Any RV, new right off the showroom and “gently used” will require this kind of attention. No RV makers that I am aware of tests its RVs by shaking to simulate going down the road. You can depend on even a new RV, especially a new RV, to have things that will need adjusting and fixing.

A used RV, if taken care of, may actually be less likely to have as many issues.

We would like to suggest that as a new “full timer” you join lots of support groups on Facebook etc. These groups are incredibly supportive and will help you with questions, guidance and tips on how to maintain your new home. Keep coming back here for new and updated information and take advantage of our offer to personally answer your questions.

One of the things implied here is that there are people out there you can pay to do all the maintenance and “fixing” for you and some are very good. BUT this can be expensive, and such resources are not going to be available 24 hrs a day and at your location. Developing some basic understanding of how your Trailer works and some ability to successfully address minor issues will serve you well.

1987 Airstream Excella

9. Space

Living full time in an RV means that the amount of actual square footage that you will have to move around in, either by yourself or with others is going to be less than any house. That can be a great thing or intolerable one, depending on you. We have had people come over and visit us in our very spacious 40 ft motorhome with 4 slides and ask how can we live like this. Obviously RV living is not for everyone.

Just make sure before you select your dream RV that you have spent some time in it. It may seem wonderful and roomy at first, but imagine how you will feel during a long string of rainy days. Trailers really do vary in this regard and slides really make a world of difference.

Newer trailers often have “opposing” slides, meaning slides on both sides of the living room for example. These two slides can make a huge difference in the actual space in the living room which is the main living area in the RV.

Ceiling height can also add more space and create an enhanced openness. Newer RVs and especially fifth wheel trailers usually have higher ceilings.

We could begin to quote square footage available in a trailer but i am not sure how that would help with this discussion. RV brochures never quote the square footage in their units because it is hard to measure and it really doesn’t help appreciate the actual space available. In a trailer the furniture is built in and assessing the degree to which you feel an openness of the living space is very much a personal experience, one i encourage to explore carefully.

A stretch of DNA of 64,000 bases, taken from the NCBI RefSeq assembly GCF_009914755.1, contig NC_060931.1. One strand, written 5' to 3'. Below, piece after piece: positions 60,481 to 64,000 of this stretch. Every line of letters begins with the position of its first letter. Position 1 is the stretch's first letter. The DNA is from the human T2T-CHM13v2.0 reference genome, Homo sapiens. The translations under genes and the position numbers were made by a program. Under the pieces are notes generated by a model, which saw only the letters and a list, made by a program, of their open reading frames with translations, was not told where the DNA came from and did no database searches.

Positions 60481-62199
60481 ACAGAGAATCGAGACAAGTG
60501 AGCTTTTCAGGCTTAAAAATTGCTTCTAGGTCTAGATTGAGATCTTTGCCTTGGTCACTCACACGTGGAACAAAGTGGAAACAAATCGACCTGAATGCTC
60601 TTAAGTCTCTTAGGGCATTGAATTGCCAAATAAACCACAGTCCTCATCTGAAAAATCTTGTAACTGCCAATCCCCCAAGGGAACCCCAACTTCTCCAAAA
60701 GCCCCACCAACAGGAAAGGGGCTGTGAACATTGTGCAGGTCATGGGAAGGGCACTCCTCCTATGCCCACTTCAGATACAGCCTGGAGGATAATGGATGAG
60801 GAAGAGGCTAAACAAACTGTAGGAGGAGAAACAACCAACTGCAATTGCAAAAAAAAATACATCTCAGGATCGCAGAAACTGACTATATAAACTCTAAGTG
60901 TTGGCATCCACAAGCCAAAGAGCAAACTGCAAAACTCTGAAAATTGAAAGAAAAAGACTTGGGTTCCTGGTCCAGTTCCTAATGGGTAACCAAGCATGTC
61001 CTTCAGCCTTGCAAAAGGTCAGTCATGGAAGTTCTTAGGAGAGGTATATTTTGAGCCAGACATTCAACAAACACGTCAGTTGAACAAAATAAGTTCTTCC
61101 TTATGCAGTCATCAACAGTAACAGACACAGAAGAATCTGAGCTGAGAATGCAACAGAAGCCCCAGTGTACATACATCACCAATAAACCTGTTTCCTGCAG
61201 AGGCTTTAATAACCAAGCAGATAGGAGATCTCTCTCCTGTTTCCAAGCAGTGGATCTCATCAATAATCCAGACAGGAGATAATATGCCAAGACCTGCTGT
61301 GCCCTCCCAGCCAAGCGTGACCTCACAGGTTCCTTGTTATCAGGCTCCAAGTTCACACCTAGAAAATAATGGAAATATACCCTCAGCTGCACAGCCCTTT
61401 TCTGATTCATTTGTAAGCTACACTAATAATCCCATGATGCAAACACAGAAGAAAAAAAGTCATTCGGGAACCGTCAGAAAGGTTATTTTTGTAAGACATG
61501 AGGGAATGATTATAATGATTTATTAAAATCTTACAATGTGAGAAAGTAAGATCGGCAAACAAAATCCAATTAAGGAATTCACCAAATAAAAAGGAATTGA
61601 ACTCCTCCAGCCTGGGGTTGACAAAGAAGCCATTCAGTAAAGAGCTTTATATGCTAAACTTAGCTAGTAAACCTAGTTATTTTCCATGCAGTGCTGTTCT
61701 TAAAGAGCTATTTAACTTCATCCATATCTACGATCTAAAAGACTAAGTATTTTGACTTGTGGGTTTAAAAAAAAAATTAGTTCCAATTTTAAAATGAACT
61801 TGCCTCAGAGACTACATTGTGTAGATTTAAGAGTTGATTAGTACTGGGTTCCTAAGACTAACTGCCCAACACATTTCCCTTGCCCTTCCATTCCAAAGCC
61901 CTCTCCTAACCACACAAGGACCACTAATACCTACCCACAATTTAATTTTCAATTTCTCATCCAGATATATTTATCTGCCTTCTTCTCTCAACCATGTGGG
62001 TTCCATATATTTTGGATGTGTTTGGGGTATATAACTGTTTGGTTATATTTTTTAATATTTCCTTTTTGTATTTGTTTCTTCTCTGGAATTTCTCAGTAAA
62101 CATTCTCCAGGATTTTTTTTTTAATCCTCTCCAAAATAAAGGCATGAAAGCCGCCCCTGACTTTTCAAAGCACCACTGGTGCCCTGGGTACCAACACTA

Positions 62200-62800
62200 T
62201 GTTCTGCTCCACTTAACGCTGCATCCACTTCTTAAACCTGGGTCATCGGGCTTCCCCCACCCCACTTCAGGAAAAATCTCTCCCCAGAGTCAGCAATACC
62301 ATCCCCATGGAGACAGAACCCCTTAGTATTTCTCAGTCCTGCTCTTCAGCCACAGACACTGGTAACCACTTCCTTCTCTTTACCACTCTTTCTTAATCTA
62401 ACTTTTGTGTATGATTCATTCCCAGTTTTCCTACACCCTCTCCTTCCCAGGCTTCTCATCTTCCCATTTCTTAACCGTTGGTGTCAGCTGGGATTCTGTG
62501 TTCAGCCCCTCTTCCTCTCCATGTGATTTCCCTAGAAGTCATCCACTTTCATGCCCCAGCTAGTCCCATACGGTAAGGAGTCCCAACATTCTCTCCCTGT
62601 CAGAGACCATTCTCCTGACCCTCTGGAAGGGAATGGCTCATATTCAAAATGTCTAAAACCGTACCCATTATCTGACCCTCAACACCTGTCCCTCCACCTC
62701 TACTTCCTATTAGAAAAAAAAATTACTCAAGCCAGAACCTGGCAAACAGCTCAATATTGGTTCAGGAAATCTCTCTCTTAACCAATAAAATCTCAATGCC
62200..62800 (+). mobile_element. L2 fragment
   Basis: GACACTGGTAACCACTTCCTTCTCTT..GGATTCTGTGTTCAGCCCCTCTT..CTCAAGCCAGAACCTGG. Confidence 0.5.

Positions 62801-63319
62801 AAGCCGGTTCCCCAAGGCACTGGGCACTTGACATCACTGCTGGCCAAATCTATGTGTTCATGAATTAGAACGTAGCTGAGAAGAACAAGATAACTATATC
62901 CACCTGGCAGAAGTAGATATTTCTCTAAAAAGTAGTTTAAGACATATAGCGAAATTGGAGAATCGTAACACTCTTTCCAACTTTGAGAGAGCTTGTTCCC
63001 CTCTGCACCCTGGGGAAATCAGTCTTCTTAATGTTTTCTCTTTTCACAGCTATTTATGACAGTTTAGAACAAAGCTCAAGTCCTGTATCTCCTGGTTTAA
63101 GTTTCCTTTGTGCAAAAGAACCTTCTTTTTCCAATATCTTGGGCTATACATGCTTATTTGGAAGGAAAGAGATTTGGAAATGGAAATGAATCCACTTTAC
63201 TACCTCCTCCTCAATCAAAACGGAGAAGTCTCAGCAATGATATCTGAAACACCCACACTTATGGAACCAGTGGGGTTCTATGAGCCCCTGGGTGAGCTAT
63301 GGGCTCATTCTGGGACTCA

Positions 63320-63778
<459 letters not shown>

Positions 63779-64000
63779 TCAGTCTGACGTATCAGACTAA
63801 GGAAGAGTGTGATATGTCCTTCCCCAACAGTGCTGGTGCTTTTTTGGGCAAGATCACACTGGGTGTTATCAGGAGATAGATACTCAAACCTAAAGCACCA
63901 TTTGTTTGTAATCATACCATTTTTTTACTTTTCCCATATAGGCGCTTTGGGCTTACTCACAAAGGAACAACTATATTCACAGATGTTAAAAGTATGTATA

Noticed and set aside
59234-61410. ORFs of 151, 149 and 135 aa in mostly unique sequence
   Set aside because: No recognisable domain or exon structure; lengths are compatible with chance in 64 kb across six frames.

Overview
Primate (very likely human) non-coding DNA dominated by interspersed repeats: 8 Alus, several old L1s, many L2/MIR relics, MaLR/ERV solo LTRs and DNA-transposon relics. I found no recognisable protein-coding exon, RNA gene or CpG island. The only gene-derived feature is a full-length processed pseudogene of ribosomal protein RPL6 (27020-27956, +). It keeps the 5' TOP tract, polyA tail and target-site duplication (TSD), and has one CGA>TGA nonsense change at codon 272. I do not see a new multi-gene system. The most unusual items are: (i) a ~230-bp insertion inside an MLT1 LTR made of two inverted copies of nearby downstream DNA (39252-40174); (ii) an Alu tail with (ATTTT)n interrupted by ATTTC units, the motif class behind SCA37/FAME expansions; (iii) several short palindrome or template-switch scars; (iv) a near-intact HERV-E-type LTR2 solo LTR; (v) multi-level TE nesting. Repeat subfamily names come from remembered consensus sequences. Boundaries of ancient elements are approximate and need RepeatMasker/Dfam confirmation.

2017 Jayco Eagle

10. Stuff

Closely related to actual living space in a trailer is the built in furniture, discussed above, and the amount of your personal stuff that you want to bring along. Trailers do not have much storage space. Of the three main groups of RVs; trailers, fifth wheels and motorhomes, trailers have the least.

There are a couple of reasons for this. The first of these is simply weight capacity. A trailer is pulled by a hitch on the back of the tow vehicle. There is tongue weight which is the weight pulling down on this hitch by the tongue of the trailer. Then there is the weight that is born by the wheels of the trailer. Most newer trailers are built out of light weight materials so that more fuel efficient vehicles can tow them. As a result of all these factors, the actual weight of stuff, including water and contents of black and gray tanks is limited.

The second reason for the limited storage capacity in a trailer is how they are built. The super structure in a trailer is built on the frame as opposed to a motorhome, for example which as storage bays between the frame and the super structure. In a motorhome this area also houses the engine etc. A trailer, as a result, will have some smallish hatches here and there outside to store some supplies. Inside there likely will be storage under the bed, maybe the couch and in cabinets. But if you are looking to take a lot of “stuff” with you, generally a travel trailer will have the least ability to accommodate you. As always, the larger the trailer the more storage it will have. At the same time a larger trailer increases the heftiness required in the tow vehicle and reduces maneuverability.

Obviously these are all considerations to think about as you choose your new RV.

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Qutside Trailer Storage